In a small firm, the three most important words are relationships, relationships, relationships. While our clients appreciate our technical expertise, they are most likely to stick with us through thick and thin because they believe we have a unique understanding of them and their businesses, of their challenges and opportunities.
That’s good news, because the marketplace—and our clients—are undergoing rapid changes. After several years of strong demand for our services, the 2008 financial meltdown stopped many of our clients in their tracks. Clients still needed and wanted our financial expertise to feel more comfortable as they weathered the economic storm. The economy now seems to have stabilized, but the 2012 PCPS/TSCPA National MAP survey found that even though practitioner earnings were up from 2010, they remain at 2008 levels. Many practitioners report that they are working harder to stay even. In the meantime, emerging technologies continue to alter the way we work and live and changing demographics are bringing a new generation to the helm at client businesses. While it’s difficult to keep up with continuous changes in regulations and standards and still remain profitable, we cannot lose sight of our client base. As they too recoup after several years of economic uncertainty, there are several steps CPAs can take to ensure that our relationships with them remain strong.
Work smarter. Many firms are reinventing their service delivery methodology by improving workflow tools and methods, stepping up to the cloud and enhancing the digital exchange of documents and data with their clients. These efficiencies make it easier to compete with more aggressive pricing from competitors and to spend more time deepening client relationships. Consider reviewing the Quantum of Paperless publication, available to PCPS members, which identifies today’s digital best practices and explains how to implement them to maximize your clients’ experience.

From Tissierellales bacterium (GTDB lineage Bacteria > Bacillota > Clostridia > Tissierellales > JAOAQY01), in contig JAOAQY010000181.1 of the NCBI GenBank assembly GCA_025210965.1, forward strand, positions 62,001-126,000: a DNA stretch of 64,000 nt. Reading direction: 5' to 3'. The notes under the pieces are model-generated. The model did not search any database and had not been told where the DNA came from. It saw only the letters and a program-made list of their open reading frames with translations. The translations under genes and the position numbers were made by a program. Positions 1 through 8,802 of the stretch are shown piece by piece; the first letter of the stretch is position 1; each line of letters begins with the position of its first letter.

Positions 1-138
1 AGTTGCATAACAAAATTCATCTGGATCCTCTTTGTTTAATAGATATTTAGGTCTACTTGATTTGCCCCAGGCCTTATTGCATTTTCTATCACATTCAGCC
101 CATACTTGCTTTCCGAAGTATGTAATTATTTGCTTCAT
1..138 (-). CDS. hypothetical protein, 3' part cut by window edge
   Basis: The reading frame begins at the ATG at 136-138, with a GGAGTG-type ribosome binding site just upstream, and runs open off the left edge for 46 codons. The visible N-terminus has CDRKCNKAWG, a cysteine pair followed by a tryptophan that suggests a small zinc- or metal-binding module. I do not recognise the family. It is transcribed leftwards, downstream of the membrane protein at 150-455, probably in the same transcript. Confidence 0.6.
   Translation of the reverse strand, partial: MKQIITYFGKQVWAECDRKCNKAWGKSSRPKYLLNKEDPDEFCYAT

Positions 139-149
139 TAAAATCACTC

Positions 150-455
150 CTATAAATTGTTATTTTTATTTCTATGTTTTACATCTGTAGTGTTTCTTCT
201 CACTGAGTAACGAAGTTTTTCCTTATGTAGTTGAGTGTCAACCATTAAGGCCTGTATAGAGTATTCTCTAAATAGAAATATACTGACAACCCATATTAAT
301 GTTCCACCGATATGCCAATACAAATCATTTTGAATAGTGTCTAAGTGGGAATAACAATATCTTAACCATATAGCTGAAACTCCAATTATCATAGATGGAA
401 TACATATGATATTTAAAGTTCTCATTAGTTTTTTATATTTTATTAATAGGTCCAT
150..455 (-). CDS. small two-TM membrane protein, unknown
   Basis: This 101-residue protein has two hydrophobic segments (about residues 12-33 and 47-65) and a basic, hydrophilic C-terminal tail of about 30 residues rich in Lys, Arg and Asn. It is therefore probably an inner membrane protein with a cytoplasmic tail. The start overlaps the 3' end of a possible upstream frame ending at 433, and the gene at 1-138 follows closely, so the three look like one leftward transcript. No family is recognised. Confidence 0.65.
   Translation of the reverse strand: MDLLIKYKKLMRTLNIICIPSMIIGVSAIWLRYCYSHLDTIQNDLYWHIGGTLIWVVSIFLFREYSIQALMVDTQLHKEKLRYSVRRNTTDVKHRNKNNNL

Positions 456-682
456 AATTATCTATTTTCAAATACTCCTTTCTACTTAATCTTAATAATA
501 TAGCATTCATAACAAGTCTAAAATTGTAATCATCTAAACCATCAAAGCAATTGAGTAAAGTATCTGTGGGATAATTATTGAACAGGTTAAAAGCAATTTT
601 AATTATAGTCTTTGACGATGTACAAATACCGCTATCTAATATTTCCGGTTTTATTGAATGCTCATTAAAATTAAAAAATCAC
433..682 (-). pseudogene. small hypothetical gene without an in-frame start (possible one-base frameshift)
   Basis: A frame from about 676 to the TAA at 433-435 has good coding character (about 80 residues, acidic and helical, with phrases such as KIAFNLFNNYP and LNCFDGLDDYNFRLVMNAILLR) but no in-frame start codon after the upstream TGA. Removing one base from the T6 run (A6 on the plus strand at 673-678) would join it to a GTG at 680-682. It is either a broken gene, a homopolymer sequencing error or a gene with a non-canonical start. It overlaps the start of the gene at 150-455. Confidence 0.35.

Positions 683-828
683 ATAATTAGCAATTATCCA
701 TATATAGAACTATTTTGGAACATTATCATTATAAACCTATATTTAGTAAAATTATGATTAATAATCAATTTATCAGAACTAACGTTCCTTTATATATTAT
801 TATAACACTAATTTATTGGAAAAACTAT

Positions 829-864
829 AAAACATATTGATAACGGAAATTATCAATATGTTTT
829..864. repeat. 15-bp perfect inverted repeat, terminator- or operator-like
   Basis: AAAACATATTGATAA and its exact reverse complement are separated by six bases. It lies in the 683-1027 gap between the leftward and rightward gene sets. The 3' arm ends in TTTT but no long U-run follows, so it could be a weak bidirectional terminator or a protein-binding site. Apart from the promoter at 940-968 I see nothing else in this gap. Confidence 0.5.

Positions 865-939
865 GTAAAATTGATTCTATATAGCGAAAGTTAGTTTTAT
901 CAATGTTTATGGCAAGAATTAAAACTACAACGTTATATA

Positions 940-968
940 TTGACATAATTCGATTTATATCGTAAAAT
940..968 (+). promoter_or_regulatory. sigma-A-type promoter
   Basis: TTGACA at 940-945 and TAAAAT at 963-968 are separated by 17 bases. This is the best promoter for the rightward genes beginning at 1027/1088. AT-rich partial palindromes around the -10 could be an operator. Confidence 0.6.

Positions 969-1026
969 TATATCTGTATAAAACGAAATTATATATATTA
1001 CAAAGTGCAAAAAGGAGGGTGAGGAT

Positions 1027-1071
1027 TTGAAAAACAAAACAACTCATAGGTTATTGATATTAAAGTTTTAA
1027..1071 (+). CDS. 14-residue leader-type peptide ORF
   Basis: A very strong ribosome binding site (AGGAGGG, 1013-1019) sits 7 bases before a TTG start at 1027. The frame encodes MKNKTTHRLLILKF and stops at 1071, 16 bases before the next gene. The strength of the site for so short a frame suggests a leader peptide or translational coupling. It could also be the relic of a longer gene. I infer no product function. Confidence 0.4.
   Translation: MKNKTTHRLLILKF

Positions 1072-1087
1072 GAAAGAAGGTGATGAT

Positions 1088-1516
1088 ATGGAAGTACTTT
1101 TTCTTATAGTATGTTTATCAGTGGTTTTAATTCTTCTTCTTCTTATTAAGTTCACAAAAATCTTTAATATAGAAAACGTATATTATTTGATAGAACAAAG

Clear out the dead wood. Are some of your clients more trouble than they’re worth? Or do they simply not really fit with your firm? Use the PCPS Client Evaluation Tool to assess your client lists and determine which may be best transitioned to another firm. Use the PCPS sample Client Disengagement Letter to properly end client relationships.
Stay in touch. Get serious about maintaining contacts with existing clients if you want them to stick around. While larger firms may turn to CRM software and similar contact systems, smaller firms simply list their top ten clients and prospect opportunities in an Excel spreadsheet. That puts your priorities in black and white and makes it easier to follow up. Be sure to maintain contact all year round, not just when the due-date list requires interaction. Turn to the PCPS Practice Growth & Client Service Center for information and resources that can help reinforce client relationships.
Be front and center. Small firms provide a personalized approach through customized strategic and proactive advice due to in-depth knowledge of each client’s financial concerns. Clients who partner with you can expect one-on-one attention and follow-up from people they know and trust. Remind existing clients of these benefits and use the PCPS Small Firm Client Brochure to help make your case.
Be a high-value provider. Reinforce your value and don’t let your clients forget it. Remind them of your value on a regular basis by alerting them to news or developments that may affect them. In addition, meet with them in their offices or over lunch a few times a year just to check in, listen to their concerns and demonstrate your interest and how you can help. When dealing with prospective clients, be prepared to articulate the value of what you can do for them and how your services will translate into real benefits for them. The PCPS You Are the Value Workshop offers practical strategies to get your message across.
Surprise them. Are your clients aware of the many services you offer beyond, say, tax or compilation and review? Do they know that you can provide them with strategic information to help them cut costs, evaluate planned expansions, assess merger or acquisition opportunities, facilitate succession plans or address any number of other business challenges? Spell out all you can do for them and reinforce your critical role as your clients’ trusted business advisor.
James C. Metzler, CPA.CITP, CGMA, is AICPA vice president, small firm interests